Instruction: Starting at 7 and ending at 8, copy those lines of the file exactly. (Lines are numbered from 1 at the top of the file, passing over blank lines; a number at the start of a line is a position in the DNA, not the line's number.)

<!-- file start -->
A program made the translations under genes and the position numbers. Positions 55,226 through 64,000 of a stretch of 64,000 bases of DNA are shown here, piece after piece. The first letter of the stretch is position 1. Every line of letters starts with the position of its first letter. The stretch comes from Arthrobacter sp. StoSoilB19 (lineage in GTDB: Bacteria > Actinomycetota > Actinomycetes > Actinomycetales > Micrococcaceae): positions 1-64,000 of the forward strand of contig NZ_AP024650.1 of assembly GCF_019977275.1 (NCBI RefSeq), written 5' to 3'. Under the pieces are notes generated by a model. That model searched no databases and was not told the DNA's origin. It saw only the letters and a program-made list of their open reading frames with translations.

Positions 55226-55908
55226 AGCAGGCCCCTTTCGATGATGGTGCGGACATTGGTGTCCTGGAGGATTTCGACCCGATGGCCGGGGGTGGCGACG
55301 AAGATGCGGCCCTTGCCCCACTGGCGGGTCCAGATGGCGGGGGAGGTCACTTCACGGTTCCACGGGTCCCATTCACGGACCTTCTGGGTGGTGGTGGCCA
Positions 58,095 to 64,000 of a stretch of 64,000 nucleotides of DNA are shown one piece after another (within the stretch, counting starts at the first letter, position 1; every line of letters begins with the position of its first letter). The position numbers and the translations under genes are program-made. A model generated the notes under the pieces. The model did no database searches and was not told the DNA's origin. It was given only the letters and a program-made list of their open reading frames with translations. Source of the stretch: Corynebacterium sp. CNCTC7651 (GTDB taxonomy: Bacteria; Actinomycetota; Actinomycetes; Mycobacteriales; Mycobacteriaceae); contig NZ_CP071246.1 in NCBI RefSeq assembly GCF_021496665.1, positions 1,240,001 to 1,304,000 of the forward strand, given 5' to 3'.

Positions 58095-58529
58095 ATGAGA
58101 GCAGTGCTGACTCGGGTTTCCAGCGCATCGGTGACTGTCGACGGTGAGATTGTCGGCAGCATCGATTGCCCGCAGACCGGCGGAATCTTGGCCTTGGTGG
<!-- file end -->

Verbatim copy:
58095 ATGAGA
58101 GCAGTGCTGACTCGGGTTTCCAGCGCATCGGTGACTGTCGACGGTGAGATTGTCGGCAGCATCGATTGCCCGCAGACCGGCGGAATCTTGGCCTTGGTGG